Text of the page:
Royal nod for Helen at Baftas
BRITISH film queen Helen Mirren thanked her former teacher after receiving the British Academy of Film and Television Arts' (Bafta's) highest accolade from Prince William at a glittering ceremony in London on Sunday.
Mirren, who has played Queen Elizabeth II on stage and film, fittingly received the Bafta Fellowship from the monarch's grandson, in honour of her 50-year career.
Dressed in a navy blue gown with chiffon sleeves, Mirren brought the ceremony to a close when she accepted the award, telling guests - including Brad Pitt, Angelina Jolie, Tom Hanks and Leonardo DiCaprio - of the influence of recently deceased teacher Alys Welding.
She said Welding "alone was the person who encouraged me to be an actor" before quoting from William Shakespeare's The Tempest.
"We are such stuff as dreams are made on and our little life is rounded with a sleep," said the 68-year-old Oscar winner.
Recognising her previous roles as the Queen, Prince William called Mirren "an extremely talented British actress whom I should probably call granny" as he presented the award.
12 Years A Slave, the distressing tale of a man sold into slavery, was the big winner at the Baftas, giving the Steve McQueen-directed picture a huge pre-Oscars boost.
The film, adapted from Solomon Northup's 1853 memoir, took the coveted best film prize at the star-studded ceremony at the Royal Opera House.
It scored an earlier success when British actor Chiwetel Ejiofor, who portrays free black man Northup as he is kidnapped and enslaved in the United States, walked away with the best actor prize.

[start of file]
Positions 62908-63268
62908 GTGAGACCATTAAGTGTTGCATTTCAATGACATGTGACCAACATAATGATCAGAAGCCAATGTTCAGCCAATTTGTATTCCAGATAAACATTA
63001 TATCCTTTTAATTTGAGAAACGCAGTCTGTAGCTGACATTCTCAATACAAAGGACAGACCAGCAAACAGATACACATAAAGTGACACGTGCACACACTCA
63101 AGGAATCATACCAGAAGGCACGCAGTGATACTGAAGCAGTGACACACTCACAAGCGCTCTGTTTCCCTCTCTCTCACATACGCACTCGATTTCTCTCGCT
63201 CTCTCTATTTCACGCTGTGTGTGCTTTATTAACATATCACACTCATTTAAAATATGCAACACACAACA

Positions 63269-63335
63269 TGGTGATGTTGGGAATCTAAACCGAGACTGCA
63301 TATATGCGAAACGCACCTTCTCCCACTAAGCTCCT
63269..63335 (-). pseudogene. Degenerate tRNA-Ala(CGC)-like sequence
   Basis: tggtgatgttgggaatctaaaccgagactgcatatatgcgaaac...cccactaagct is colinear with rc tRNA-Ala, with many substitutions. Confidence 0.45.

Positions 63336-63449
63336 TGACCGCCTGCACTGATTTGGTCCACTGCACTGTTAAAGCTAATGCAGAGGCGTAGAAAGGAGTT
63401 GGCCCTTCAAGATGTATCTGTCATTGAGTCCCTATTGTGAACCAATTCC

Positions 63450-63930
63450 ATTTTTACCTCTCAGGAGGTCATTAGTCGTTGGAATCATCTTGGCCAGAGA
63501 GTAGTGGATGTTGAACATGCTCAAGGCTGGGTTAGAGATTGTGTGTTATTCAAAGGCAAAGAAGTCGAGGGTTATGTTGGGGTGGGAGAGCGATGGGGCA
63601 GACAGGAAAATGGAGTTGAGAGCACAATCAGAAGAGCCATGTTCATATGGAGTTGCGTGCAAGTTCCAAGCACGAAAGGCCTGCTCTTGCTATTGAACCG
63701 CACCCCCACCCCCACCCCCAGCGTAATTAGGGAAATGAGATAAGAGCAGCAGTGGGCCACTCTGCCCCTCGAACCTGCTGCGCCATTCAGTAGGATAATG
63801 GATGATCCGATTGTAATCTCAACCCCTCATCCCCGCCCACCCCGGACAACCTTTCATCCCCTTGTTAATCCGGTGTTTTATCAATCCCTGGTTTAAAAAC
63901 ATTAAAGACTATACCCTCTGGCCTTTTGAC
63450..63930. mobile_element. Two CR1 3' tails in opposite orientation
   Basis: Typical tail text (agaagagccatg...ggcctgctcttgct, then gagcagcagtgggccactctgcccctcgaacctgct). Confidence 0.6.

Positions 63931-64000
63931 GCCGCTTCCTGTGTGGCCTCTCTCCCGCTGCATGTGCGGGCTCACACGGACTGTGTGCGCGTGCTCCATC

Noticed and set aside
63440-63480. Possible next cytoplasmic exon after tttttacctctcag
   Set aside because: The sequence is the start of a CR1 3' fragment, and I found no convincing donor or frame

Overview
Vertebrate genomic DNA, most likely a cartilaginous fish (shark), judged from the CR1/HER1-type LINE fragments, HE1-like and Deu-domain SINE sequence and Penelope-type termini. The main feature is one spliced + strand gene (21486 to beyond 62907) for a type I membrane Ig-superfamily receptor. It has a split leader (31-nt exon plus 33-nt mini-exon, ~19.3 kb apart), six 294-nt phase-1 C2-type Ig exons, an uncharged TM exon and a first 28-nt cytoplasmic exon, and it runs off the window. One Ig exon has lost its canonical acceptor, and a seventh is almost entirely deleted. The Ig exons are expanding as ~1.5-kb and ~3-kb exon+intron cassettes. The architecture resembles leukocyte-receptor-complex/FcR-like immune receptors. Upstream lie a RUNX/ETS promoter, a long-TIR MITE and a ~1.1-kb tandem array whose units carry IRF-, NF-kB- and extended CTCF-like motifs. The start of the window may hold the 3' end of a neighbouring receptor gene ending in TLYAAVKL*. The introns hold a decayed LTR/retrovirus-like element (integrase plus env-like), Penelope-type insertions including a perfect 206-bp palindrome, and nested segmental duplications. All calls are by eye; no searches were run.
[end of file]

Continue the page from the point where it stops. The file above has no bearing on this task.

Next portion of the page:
Ejiofor said he was "so deeply honoured and privileged" to receive the award and praised McQueen.
"This is yours by the way, I know that, you know that," he told the director. "I'm going to keep it, but it's yours."
McQueen's work beat off competition from crime comedy American Hustle, pirate drama Captain Phillips, space sci-fi thriller Gravity and Philomena, the tale of an Irishwoman searching for her son, who was taken by nuns.
However, Philomena did win in the adapted screenplay category. Leading actor Steve Coogan praised the "real Philomena Lee", revealing that she was in the audience.
Rising star Jennifer Lawrence won the best supporting actress award for her role in American Hustle and Barkhad Abdi claimed the best supporting actor prize for his portrayal of a Somali pirate in Captain Phillips.
McQueen missed out on the best director award, which went to Mexican Alfonso Cuaron for Gravity.
Accepting his award, Cuaron said: "You cannot tell from my accent, but I consider myself a part of the British film industry".
The stellar adventure enjoyed a hugely successful evening, receiving six prizes.
Australian Cate Blanchett paid tribute to late colleague Philip Seymour Hoffman, calling him "a continual, profound touchstone", as she claimed her best actress award for her part in Woody Allen's Blue Jasmine.
"Phil, buddy, this is for you, you bastard," she said. "I hope you're proud."
Hollywood stars, including Jolie and Pitt, rubbed shoulders with British royalty at the glitzy ceremony.
The star couple made an unexpected appearance on the red carpet in matching tuxedos and signed autographs for hordes of fans camped outside the venue.